Representation is a big damn deal. While some may be quick to dismiss the impact of seeing marginalized people onscreen, the reality is that diverse representation in film and television serves two distinct and important purposes. First, it allows members of that community to see themselves onscreen in a positive light. The power of seeing your experience reflected back to you makes you feel less alone and less isolated.
Secondly, it exposes the audience to cultures, sexualities, and identities that they may not have encountered before. It’s easy to demonize a group of people when you never see them or hear them (or only see them portrayed in a negative light). But being confronted with authentic, sensitive portrayals ignites empathy and relatability. It opens up the conversation and expands the culture.
2018 was a banner year for trans representation on television. According to the GLAAD Media Institute’s “Where We Are on TV” report, last year saw a record 26 recurring or regular trans characters on television. It’s the highest number ever, but still makes up only 6 percent of all LGBTQ characters on scripted broadcast, cable, and streaming programs.
Here are five of our favorite trans characters on television:
1. Nia Nal/Dreamer, Supergirl
Season four of Supergirl saw the addition of new cast member Natalie Maines, who plays CatCo reporter Nia Nal. As the season has progressed, we’ve seen Nia come to terms with her powers and embrace her identity as Dreamer, with some coaching from Brainy and Kara. Maines brings sweetness and vulnerability to the role of the nascent hero, with a standout performance in episode 11, “Blood Memory.” The episode ably weaves Nia’s coming out to Kara with her coming out to her family about her powers in a poignant episode. In a season with a hate-mongering, alt-right villain, Maines is a breath of fresh, optimistic air.
2. The Women of Pose
This year’s bump in the number of trans characters on television is thanks in no small part to FX’s Pose. The game-changing series features a cast of trans women of color and follows their lives as they compete in the ballroom culture of the 1980s. Actresses Dominique Jackson, Mj Rodriguez, Indya Moore, Angelica Ross and more breathe life into characters that we rarely get to see on the screen. These ladies bring humor, pathos, and gravity to the ensemble, making Pose one of the best series of 2018.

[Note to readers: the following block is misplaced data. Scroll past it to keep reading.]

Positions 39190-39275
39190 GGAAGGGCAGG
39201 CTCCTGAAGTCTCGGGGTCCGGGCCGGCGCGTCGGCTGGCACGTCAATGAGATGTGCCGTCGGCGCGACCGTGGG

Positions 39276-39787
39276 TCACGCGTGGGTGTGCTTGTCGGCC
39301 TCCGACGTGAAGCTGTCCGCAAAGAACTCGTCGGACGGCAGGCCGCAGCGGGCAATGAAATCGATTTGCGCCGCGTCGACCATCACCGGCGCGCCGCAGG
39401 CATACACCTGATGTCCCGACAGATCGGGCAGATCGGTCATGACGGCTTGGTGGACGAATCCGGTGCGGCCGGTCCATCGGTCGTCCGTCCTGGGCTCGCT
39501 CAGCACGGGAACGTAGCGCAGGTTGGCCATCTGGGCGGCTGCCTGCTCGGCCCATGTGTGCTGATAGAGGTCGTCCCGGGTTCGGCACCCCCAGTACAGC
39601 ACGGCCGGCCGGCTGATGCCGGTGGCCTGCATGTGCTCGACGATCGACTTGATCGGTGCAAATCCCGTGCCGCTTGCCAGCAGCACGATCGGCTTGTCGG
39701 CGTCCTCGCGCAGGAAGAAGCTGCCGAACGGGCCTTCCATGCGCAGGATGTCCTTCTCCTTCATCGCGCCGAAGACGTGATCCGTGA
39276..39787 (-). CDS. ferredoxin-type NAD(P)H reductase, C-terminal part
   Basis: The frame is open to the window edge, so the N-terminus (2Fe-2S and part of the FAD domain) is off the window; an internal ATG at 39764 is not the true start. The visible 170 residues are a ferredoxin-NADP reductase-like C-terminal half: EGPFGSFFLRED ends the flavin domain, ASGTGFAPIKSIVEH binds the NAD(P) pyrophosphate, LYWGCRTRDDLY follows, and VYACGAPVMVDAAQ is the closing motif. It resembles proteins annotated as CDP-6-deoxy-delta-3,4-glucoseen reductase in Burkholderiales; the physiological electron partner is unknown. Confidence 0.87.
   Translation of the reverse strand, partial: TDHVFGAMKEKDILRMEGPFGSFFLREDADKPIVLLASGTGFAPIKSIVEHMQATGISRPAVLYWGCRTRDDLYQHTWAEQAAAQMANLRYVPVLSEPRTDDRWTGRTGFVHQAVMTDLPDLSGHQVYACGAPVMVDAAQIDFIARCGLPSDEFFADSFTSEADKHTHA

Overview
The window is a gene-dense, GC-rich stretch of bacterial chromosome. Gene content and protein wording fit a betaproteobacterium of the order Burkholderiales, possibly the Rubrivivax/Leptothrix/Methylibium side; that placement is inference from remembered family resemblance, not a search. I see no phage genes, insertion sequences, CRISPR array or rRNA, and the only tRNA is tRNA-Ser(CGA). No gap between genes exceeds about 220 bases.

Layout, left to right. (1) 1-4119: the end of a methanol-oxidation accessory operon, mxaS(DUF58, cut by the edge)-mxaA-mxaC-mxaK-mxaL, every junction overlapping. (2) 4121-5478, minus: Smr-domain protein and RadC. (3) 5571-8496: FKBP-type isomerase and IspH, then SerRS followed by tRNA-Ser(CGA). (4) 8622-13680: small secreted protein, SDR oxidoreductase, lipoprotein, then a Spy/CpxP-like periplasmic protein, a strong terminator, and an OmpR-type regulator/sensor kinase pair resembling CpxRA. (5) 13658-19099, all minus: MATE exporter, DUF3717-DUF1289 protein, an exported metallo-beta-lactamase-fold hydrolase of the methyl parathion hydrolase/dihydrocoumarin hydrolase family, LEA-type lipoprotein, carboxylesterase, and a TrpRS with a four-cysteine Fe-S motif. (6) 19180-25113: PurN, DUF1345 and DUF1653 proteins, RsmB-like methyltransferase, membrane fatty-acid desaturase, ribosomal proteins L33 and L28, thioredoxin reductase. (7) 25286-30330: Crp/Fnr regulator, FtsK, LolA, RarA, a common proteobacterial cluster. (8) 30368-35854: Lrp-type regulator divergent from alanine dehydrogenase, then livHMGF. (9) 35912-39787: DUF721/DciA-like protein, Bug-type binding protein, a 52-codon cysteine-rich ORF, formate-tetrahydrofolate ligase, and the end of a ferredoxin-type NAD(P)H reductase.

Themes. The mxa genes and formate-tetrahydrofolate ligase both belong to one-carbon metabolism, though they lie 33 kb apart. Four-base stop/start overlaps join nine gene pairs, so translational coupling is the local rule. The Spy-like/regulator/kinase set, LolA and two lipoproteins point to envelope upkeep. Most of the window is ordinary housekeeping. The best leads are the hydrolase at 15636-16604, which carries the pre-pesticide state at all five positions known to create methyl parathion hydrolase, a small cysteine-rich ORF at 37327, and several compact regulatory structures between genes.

While everyone is tremendous, a special shout-out must be given to Rodriguez’s Blanca. Blanca’s journey from member of House Abundance to the loving mama of House Evangalista is a tour de force of tough love and vulnerability. Folks will look back at Rodriguez’s work and wonder how the hell she didn’t garner an award nomination. There’s always season two.
3. Casey Parker, Grey’s Anatomy
Alex Blue Davis joined Grey’s Anatomy in season 14 as surgical intern Casey Parker. The character was a former Air Force expert in cyber security, which came in handy when Grey Sloan Memorial was under attack by a hacker. As Parker helps regain control of the system, he reveals to Bailey that he was convicted of hacking the DMV to correct his gender on his driver’s license. As the first trans doctor on Grey’s Anatomy, Parker’s coming out wasn’t the focus of a “very special” episode. It was personal information that came out at the right time to an empathetic colleague. Dr. Parker is a complex character, but his gender identity isn’t his defining feature, and that’s an important step towards inclusivity.
4. Trevor, Shameless
Oh Shameless, you keep going off the rails and yet we feel compelled to keep watching you. The long-running Showtime series introduced Elliot Fletcher as Trevor, a social worker at the LGBT center who starts a relationship with Ian Gallagher. Fletcher has played trans characters on Faking It and The Fosters, but his soulful portrayal of Trevor and his interactions with the dysfunctional Gallagher family make him a standout. Trevor appeared in seasons 7 and 8, but we have yet to see him recur in season 9.
5. Ruthie, Shrill
Hulu’s new series Shrill is jam-packed with hilarious actors. But newcomer Patti Harrison steals every scene she’s in as Aidy Bryant’s caustic co-worker Ruthie. Whether she’s cursing out total strangers or loudly explaining the definition of a sixty-nine, Ruthie is absurdly inappropriate in all the best ways. Harrison, who rose to fame after a hilarious Tonight Show monologue about Trump’s transgender military ban, is someone to watch.
Special Mention: Trace Lysette, Drunk History
For a show with such a goofy premise (comedians recounting historical events while drunk), Drunk History does a great job of casting trans actors for trans roles. The episode “Love” follows the events of John Wojtowicz’s bank robbery, which inspired the film Dog Day Afternoon. Paul Rust plays Wojtowicz, a man who robbed a bank to get the money to pay for his wife’s gender reassignment surgery, with Trace Lysette as his wife, Elizabeth Eden. Lysette previously appeared as Sylvia Rivera in the Stonewall episode, but her performance in “Love” is surprisingly tender and sweet, given that she and Rust are basically lip syncing Drew Droege’s drunk ramblings.
Who are some of your favorite trans characters and performers? let us know in the comments, and Happy Trans Day of Visibility!
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